Q4: On FSL's FUGUE website find the image that shows a real field map image. Can you get an impression from that image where you would expect most distortion to be localized? Look at the field map from the provided example data (download 052212_s10_fmap.nii here). Does that agree with the distortion that you see in the raw diffusion image (052212_s09_dti.nii)?

Pre and post (green) EPI distortion correction

Q5: Note in the image above how the diffusion image is altered after the field map was applied (in green) and EPI distortion was corrected. Take a close look at the gif and indicate what brain regions show reductions in stretch distortion.

Additional online resources:

- Distortion correction tutorial for TOPUP from UCDavis
- Distortion correction tutorial by Andy's Brain Blog, with video's
- EPI distortion correction using ExploreDTI
- Distortion correction tutorial by MNI

4. Stripping the Skull 

In this step the objective is to isolate the brain and get rid of unwanted skull and tissue from the scan so that further processing occurs solely on brain tissue. FSLs automated brain extraction tool (bet) is a tool that can assist in that process. It is important to check if the output from the automated masking process was effective, if not, then you can alter the bet extraction options or manually edit the mask. It should be noted that bet is optimized for human brain extraction, and manual extraction if often necessary in other species. The image below shows different examples of brain extraction with bet, in red is an example of an output mask of the brain tissue.
Brain extraction using FSL's bet. Image courtesy of FSL

bet by fsl

Q6: Investigate the command options in bet using the help function or the online documentation. Explain what executing the below command would entail. How would you alter these options if your output mask is too small? Run a brain extraction on the sample data (e.g. 052212_s09_dti_eddy_fm.nii) using the code below, add options in the command so that it will output a binary mask, and so that it will run multiple iterations for a robust output.
bet 052212_s09_dti_eddy_fm.nii 052212_s09_dti_eddy_fm_strip -f 0.3

Additional online resources:

BET frequently asked questions
- Other skull stripping tools: 3dSkullStrip by AFNI, SPM, BrainSuite

5. Gradient directions

The gradient information from the scanner is used in order to calculate the tensors models. More information on the mathematics can be found in our post here. The gradient information is sometimes stored in the header of the images, if it is not, talk to your scan tech to get this information. There are two aspects that have to be taken into account, the b-values and the b-vectors. Diffusion-weighted b-values usually range from 750~1500 s/m^2, and is most frequently set at 1000s/m^2.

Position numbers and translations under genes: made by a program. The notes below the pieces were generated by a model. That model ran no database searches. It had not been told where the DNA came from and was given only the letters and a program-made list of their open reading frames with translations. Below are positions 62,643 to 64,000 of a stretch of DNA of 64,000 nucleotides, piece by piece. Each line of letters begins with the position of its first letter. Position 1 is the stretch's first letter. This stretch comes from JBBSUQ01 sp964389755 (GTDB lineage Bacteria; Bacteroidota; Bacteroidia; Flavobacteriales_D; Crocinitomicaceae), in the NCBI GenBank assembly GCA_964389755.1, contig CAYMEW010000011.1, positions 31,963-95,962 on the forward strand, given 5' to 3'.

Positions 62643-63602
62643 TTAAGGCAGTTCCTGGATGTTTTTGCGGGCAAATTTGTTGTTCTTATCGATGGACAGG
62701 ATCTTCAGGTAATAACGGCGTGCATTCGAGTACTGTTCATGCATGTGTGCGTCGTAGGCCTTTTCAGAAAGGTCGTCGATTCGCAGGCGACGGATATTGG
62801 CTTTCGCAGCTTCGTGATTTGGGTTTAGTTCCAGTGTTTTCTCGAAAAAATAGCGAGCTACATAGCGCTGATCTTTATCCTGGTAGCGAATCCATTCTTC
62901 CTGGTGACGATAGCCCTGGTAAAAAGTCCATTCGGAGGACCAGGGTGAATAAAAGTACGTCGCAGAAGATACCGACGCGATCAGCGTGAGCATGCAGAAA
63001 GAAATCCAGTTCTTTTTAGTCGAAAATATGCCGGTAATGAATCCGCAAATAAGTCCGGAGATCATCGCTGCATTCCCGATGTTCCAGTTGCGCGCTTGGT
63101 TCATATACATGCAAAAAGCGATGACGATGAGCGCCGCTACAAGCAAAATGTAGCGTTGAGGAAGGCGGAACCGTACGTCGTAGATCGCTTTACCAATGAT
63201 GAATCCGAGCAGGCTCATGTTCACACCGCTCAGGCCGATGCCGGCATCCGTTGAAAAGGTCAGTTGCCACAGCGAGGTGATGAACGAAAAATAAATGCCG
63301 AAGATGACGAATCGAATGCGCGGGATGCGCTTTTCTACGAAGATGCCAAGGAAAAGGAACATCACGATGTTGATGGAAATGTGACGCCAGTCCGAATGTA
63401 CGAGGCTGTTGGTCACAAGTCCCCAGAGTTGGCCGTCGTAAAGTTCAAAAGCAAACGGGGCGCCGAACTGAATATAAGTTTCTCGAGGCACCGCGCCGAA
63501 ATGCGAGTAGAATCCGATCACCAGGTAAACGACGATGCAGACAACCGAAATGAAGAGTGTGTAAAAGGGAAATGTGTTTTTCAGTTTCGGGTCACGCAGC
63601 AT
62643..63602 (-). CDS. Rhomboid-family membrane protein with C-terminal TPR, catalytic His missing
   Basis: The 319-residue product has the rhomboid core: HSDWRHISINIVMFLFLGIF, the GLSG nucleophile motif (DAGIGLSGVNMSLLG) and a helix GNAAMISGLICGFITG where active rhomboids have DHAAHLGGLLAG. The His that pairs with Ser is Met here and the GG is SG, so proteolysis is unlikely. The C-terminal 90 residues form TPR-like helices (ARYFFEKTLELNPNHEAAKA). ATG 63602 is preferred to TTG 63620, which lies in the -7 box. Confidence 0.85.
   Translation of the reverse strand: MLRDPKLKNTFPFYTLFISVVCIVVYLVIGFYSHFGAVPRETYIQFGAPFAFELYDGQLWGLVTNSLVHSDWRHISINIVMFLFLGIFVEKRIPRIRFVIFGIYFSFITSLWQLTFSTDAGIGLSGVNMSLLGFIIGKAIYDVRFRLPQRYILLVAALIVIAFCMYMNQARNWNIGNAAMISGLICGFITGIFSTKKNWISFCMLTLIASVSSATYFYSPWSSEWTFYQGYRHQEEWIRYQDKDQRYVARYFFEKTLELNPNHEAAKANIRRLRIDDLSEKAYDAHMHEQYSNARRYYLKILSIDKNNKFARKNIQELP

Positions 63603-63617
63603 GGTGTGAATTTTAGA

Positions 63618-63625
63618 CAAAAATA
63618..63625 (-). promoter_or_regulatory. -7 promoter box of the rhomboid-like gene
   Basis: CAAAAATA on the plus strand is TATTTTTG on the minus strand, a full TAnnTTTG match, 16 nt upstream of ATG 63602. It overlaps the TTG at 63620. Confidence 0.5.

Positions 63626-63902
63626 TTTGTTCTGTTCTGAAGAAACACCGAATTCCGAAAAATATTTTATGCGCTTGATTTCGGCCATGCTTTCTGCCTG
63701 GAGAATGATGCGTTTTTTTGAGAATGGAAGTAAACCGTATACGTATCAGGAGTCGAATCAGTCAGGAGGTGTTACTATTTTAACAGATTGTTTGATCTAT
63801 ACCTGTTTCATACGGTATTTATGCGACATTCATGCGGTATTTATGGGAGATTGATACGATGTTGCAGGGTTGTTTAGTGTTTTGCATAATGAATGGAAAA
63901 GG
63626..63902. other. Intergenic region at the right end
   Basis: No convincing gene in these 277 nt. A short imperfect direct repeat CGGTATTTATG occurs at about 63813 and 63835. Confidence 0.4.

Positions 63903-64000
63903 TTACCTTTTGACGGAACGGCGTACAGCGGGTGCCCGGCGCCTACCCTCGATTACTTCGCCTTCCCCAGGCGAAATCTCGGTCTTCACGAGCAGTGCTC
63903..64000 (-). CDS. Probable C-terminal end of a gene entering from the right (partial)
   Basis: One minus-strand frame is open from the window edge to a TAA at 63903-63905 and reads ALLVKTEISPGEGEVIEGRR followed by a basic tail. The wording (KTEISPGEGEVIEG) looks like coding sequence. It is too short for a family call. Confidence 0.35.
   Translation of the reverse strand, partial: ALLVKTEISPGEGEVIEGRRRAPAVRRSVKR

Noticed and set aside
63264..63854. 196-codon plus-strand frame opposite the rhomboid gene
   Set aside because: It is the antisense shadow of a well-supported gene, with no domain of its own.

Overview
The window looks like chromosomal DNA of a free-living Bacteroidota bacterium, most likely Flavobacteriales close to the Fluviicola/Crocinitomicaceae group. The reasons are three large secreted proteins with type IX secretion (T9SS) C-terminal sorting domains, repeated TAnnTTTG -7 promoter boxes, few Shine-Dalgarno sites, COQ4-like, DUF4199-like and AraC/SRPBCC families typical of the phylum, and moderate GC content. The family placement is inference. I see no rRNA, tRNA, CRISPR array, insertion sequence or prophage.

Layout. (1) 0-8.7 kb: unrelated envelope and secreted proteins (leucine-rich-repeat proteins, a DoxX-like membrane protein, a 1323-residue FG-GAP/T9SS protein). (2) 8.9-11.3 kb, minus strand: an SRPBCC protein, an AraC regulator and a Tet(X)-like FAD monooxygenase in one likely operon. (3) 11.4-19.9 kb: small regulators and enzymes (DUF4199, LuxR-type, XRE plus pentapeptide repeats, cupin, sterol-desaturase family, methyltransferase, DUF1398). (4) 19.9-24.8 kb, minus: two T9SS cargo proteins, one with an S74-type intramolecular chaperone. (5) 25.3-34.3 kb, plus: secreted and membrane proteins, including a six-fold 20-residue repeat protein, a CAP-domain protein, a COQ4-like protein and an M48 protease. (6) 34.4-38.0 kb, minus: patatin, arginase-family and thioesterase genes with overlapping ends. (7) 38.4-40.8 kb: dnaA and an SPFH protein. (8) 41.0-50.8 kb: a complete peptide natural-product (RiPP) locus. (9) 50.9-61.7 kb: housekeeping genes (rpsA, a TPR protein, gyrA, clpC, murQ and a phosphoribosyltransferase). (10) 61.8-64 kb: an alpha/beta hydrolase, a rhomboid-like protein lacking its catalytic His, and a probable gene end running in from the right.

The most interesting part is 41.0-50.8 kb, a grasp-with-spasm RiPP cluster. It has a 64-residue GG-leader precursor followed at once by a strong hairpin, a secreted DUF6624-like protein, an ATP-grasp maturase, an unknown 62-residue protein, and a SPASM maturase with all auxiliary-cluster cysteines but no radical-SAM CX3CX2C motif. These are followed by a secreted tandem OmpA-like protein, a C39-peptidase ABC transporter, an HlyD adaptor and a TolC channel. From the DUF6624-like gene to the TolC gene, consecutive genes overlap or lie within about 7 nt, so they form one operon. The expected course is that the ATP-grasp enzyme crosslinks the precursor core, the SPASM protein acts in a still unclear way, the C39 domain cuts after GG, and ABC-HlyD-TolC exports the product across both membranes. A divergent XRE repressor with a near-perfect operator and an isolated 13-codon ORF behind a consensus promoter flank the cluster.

“The b-value identifies the measurement’s sensitivity to diffusion and determines the strength and duration of the diffusion gradients.” (Graessner, 2011).
Depending on the used b-value (in below example is: 1000s/m^2), and the number of b=0 volumes (in the example: 6) an abbreviated version of the b-value document can look like this:
In contrast the b-vectors consist out of 3 separate vectors (x, y, z) for each gradient direction acquired. A file containing b-vectors might look like this:
Examples of b-vectors
The format used for the b-vectors and b-values depends on the final program that you are going to use to calculate the tensors. Since we are going to use Camino software to run the tensor calculation in this tutorial, we will have to convert the b-values and b-vectors to a scheme file format that combines both, using fsl2scheme. The abbreviated scheme file will look the image below, where the first three columns indicate the b-vectors, and the 4th shows the b-values.
Example scheme file (left), diffusion weighted volumes (right)

fsl2scheme by Camino (download Camino here)

Q7: Investigate the documentation of fsl2scheme, provide example code of how to convert b-vectors and b-values from an FSL format to a Camino scheme file.

If you ran an eddy correction on you data you will first have to correct your scheme file. This is a necessary step as the rigid registration makes the volumes move, causing the gradient directions to be misaligned. Here are a couple of resources to explain this process further and provide code to run the correction: